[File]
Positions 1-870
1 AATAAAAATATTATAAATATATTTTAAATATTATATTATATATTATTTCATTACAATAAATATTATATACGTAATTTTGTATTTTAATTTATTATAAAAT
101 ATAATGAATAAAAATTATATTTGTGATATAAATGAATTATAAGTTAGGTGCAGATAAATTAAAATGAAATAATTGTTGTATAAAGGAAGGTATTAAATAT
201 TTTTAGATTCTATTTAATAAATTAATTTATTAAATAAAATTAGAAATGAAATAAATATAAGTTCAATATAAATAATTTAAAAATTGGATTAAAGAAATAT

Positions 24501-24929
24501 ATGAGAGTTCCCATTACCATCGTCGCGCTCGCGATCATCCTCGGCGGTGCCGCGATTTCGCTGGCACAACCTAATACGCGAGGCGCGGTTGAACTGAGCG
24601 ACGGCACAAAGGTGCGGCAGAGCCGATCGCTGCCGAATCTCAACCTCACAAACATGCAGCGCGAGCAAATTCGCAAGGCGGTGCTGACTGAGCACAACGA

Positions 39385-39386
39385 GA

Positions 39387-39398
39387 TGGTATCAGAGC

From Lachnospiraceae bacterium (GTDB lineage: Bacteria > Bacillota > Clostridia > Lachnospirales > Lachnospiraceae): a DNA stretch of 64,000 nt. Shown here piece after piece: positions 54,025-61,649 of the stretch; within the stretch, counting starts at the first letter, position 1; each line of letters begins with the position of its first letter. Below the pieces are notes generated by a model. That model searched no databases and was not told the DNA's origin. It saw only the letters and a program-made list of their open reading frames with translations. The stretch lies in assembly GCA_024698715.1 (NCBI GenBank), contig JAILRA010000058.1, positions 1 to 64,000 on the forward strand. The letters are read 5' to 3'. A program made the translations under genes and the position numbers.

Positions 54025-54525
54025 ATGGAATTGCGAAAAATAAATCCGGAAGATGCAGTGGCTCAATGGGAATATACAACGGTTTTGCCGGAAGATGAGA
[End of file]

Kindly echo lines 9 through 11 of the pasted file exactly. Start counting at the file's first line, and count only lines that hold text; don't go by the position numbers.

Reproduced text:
39385 GA

Positions 39387-39398
39387 TGGTATCAGAGC